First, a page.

This short description contributes to better understanding of vocational education and training (VET) in Slovenia. It provides insights into its main features and highlights system developments and current challenges.
Cross-border long-term mobility of apprentices (CBLTMA) is understood as the period an apprentice spends abroad in in-company training (potentially combined with training at a VET provider) for a duration of minimum six months, and typically of up to 12 months, as part of his/her apprenticeship training.
This research paper forms part of Cedefop’s Comparing VET qualifications project, which seeks to develop robust and scalable methods for analysing and comparing the content and profile of qualifications.
Based on a survey comprising more than 40 000 interviews of people aged over 25 in the European Union, Iceland and Norway, this second volume of adults’ perceptions about adult learning and continuing vocational education and training (CVET) examines the views of different groups in the European adult working population.
The September 2021 issue of Skillset and match, Cedefop’s magazine promoting learning for work, is now available to read and download.
Our main story is on how to shape next generation skills intelligence in Europe to make it fit for the future of work.
There is an increasing shift of attention from expanding apprenticeships to improving their quality and effectiveness. This brings into focus how apprenticeship is governed for greater relevance and matching to labour market needs, and how the content of what is taught at the workplace is designed and delivered.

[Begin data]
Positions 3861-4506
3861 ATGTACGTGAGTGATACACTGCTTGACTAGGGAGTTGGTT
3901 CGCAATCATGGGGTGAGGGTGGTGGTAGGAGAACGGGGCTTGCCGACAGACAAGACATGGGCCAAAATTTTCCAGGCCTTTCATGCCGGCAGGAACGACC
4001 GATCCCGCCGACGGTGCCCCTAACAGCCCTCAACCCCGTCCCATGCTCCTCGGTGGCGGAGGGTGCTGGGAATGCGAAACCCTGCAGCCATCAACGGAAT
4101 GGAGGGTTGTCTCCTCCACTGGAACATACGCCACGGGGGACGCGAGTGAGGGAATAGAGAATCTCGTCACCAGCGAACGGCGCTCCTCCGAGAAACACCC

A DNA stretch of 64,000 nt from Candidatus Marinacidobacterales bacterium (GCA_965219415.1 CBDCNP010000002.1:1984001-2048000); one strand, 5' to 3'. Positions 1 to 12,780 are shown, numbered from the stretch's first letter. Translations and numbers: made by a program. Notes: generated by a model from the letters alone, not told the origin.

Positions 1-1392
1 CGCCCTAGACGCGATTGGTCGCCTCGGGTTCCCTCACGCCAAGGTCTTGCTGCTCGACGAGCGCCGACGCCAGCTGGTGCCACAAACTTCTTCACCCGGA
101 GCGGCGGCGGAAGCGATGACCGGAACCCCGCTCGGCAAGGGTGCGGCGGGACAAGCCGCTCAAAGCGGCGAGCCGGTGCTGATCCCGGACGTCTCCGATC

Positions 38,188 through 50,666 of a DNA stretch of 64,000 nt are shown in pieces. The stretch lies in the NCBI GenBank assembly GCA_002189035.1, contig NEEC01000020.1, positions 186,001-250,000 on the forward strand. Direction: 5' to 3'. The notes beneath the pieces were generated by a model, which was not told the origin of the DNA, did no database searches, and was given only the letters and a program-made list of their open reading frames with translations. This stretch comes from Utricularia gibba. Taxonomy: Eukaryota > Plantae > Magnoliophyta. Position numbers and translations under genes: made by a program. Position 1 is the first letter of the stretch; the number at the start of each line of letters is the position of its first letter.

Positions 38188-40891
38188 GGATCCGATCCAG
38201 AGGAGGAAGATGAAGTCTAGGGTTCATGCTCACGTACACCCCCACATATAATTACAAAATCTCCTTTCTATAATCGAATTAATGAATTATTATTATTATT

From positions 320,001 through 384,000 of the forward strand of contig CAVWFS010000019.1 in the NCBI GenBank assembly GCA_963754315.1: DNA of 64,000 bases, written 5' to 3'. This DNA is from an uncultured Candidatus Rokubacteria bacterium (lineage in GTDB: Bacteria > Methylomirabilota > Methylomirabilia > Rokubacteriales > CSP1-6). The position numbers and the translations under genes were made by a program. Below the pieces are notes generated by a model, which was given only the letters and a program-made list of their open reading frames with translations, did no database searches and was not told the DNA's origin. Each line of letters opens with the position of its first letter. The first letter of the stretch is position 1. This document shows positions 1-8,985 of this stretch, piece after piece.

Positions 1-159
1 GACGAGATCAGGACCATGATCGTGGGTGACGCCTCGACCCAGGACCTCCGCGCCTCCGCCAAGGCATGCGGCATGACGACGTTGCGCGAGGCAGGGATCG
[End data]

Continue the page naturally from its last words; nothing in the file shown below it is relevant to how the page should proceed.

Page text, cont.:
This working paper presents the first findings of a survey on the impact of COVID-19 on workplace practices among employers in EU Member States.
The Cedefop annual report 2020 outlines the Agency’s work and achievements and how we demonstrated flexibility, creativity and reliability, rising to last year's difficult challenges.
The COVID-19 pandemic is expected to have adverse and non-uniform impacts on future employment prospects for different job positions in the EU. We investigate two possible determinants of the variation of future employment loss due to the pandemic: the potential of a job to be carried out ‘from home’ and the risk of being substituted by automation.
Vocational education and training (VET) qualifications must be relevant at national and local levels while opening the door to international comparability.
Effective career guidance helps individuals to reach their potential, economies to become more efficient and societies to become fairer. It is critical to the smooth transitions of people as they make choices about education and training and to mobility and integration within the labour market.
Formal vocational education and training (VET) in Slovenia starts at upper secondary level and is provided mainly by public schools that are founded and financed by the State.
This new Cedefop CrowdLearn study undertakes a comparative analysis of skill development and workplace learning practices among two major types of online platform work: online freelancing and microwork.
Cross-border long-term mobility of apprentices (CBLTMA), i.e. lasting over six months, can be an excellent opportunity for companies and apprentices alike. However, it is still limited in practice in Europe.
Concise, clear and comprehensive snapshots of vocational education and training systems in EU, Iceland and Norway: this is what the Cedefop Spotlight on VET series offers.
The May 2021 issue of Skillset and match, Cedefop’s magazine promoting learning for work, is now available to read and download.
Cedefop’s work programme 2021 is characterised by continuity, innovation and flexibility. The main lines of action in the current programming period reflect the Agency’s work on VET, skills and qualifications. They fit the renewed policy context and support the Agency’s vision and strategy.
The Covid-19 pandemic is changing skill needs and reshaping jobs, while challenging our understanding and analysis of them.
The world of work is being impacted by a fourth industrial revolution, transformed by artificial intelligence and other emerging technologies. With forecasts suggesting large shares of workers, displaced by automation, in need of upskilling/reskilling, the design of active skills policies is necessary.